User talk:Dudley Miles

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Yo Ho Ho[edit]


Hello, Dudley. Just out of curiosity, can I ask when you plan to take Edgar to FA? It looks like the PR is a bit slow... Unlimitedlead (talk) 02:53, 28 February 2023 (UTC)Reply[reply]

I emailed a historian a couple of days ago asking him to comment on the article. He has not replied so far and I will give him a few more days and if he does not reply I will decide what to do. Dudley Miles (talk) 08:56, 28 February 2023 (UTC)Reply[reply]

Invitation to WP:CIII[edit]

Hello. Just in case you missed it, there's a task force up at WP:CIII which you may be interested in. There is, of course, no obligation to participate, but if you do, it is very much appreciated.

Best wishes, Tim O'Doherty (talk) 17:45, 13 March 2023 (UTC)Reply[reply]

Thanks. Modern royalty is way outside my area of interest. Dudley Miles (talk) 17:48, 13 March 2023 (UTC)·Reply[reply]
Ah, sorry. I'd seen your dedicated work improving articles on Anglo-Saxon and English royalty, and thought you might be interested. Thanks anyway. :) Tim O'Doherty (talk) 17:58, 13 March 2023 (UTC)Reply[reply]

WikiJournal of Humanities Submission[edit]

Hello, Mr. Miles. I noticed that you have had Æthelflæd published to the WikiJournal of Humanities, and I recently submitted one of my own articles to undergo this process. Is there anything you can tell me about it? Thank you, Unlimitedlead (talk) 21:48, 13 March 2023 (UTC)Reply[reply]

I decided not to submit any more articles after Æthelflæd, mainly because hardly anyone reads it. In the last few months seems to have started pushing the article to its members, but it still gets only one view a day, compared with 840 a day for the Wikipedia version. Some submissions have got stuck for years without reviews, although I cannot now find the page which listed timescales. They do seem to have a far bigger editorial board now, who may be trying to improve things, but the 2020 and 2021 journals only had one article each, which suggests that they still have a way to go. The upside was that I did get a review by a leading historian. Dudley Miles (talk) 22:25, 13 March 2023 (UTC)Reply[reply]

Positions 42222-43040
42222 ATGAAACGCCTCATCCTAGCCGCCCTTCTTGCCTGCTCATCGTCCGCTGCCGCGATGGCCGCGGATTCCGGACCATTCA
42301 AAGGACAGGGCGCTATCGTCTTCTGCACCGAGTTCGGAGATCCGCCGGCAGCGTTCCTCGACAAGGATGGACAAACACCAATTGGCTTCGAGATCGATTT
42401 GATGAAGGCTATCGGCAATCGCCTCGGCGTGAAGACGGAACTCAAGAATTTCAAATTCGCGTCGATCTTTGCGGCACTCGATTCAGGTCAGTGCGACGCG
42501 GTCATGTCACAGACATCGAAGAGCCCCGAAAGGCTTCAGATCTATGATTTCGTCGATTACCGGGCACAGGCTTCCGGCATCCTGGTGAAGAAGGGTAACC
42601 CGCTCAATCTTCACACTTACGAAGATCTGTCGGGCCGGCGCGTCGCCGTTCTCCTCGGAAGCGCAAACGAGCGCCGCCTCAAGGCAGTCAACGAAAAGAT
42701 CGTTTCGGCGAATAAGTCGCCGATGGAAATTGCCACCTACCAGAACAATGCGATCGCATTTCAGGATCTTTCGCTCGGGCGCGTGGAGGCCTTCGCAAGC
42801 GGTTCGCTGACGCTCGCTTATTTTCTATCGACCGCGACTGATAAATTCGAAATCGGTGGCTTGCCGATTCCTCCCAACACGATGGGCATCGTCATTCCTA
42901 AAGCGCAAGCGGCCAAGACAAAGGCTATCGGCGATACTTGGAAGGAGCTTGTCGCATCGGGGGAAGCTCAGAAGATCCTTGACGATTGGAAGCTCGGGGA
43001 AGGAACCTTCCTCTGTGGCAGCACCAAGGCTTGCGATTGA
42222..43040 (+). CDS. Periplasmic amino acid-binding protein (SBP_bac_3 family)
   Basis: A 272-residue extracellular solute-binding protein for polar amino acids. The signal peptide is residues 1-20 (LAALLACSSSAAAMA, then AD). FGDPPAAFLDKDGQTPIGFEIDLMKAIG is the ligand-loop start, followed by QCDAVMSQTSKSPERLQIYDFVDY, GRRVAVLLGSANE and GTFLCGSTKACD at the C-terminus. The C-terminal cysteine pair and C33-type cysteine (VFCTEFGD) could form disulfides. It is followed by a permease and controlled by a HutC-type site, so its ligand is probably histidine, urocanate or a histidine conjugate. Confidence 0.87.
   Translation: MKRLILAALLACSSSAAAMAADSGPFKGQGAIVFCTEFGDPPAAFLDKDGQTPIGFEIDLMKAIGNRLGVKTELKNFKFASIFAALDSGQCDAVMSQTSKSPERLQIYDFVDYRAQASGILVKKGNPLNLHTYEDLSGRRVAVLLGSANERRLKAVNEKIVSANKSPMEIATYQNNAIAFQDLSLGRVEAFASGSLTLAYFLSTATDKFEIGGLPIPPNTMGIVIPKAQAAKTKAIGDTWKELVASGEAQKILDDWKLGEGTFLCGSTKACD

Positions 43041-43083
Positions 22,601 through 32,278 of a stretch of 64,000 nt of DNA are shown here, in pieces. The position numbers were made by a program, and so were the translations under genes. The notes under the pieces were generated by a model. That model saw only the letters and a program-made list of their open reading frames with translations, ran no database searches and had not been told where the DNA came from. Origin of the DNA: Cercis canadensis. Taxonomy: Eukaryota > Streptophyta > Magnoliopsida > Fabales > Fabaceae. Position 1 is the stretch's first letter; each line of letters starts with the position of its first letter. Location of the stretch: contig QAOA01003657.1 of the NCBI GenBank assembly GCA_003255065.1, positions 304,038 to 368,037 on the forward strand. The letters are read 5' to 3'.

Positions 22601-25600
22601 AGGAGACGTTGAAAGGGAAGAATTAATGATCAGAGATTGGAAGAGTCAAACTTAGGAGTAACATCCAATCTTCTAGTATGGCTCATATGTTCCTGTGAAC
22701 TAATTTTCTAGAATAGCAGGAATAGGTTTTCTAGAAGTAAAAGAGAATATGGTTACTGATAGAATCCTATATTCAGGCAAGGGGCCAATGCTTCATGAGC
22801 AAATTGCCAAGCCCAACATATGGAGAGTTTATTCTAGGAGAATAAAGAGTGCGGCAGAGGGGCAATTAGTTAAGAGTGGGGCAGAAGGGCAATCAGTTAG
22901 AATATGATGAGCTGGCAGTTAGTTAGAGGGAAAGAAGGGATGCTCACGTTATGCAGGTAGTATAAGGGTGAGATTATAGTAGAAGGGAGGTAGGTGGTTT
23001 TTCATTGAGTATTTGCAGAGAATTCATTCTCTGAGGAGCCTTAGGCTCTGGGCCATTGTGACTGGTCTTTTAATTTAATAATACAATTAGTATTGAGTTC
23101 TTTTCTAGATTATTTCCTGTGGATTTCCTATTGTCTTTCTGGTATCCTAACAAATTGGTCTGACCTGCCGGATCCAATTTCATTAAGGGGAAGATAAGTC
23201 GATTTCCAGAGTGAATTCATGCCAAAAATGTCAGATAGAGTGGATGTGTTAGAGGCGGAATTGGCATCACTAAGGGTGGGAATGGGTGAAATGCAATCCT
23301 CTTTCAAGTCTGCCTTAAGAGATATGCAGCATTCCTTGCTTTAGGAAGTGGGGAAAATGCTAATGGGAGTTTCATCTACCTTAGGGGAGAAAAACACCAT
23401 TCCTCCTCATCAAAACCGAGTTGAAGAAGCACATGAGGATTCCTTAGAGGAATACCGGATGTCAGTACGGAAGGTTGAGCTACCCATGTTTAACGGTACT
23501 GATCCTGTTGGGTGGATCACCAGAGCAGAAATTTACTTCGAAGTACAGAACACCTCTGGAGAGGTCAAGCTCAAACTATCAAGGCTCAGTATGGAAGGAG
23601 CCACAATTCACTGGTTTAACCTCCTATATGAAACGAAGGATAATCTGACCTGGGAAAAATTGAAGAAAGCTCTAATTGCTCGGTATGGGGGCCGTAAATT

Thanks for sharing your experience. I too would enjoy the honour of having some of my writings examined by an expert, and maybe it wouldn't hurt my self esteem to be able to say that I have a published work :) Unlimitedlead (talk) 22:31, 13 March 2023 (UTC)Reply[reply]

Editor of the Week[edit]

Editor of the week barnstar.svg Editor of the Week
Your ongoing efforts to improve the encyclopedia have not gone unnoticed: You have been selected as Editor of the Week in recognition of your great contributions! (courtesy of the Wikipedia Editor Retention Project)

User:Unlimitedlead submitted the following nomination for Editor of the Week:

I nominate User Dudley Miles to be Editor of the Week for his outstanding help around FAR and PR. I was genuinely shocked when I discovered that Dudley had never been Editor of the Week before, so I'd like to rectify that. I think we can all admit that the royalty section of Wikipedia is not as active as other sectors. However, Dudley has constantly managed to push out quality article after quality article; not only that, but he has helped me at my current FAR, this PR, and this PR out of his own fruition. After 15+ years of magnificent service to Wikipedia, Dudley richly deserves an EotW award. This nomination was seconded by User:AirshipJungleman29 and User:Gog the Mild

You can copy the following text to your user page to display a user box proclaiming your selection as Editor of the Week:

Project editor retention.svg
Editor of the week.svg
Portrait of Francis Place.jpg
Francis Place
Dudley Miles
Editor of the Week
for the week beginning March 19, 2023
15 years of magnificent service to Wikipedia and outstanding help around FAR and PR. Sadly, the royalty section of Wikipedia is not as active as other sectors. However, Dudley has constantly managed to push out quality article after quality article. See this PR as an example.
Recognized for
Anglo-Saxon enrichment
Submit a nomination

Thanks again for your efforts! ―Buster7  17:29, 18 March 2023 (UTC)Reply[reply]

Many thanks for the award and kind words. Dudley Miles (talk) 17:57, 18 March 2023 (UTC)Reply[reply]
Congratulations, good sir. This award is much overdue; thank you for all your hard work. Unlimitedlead (talk) 23:53, 18 March 2023 (UTC)Reply[reply]

Some Monmouthshire gardens[edit]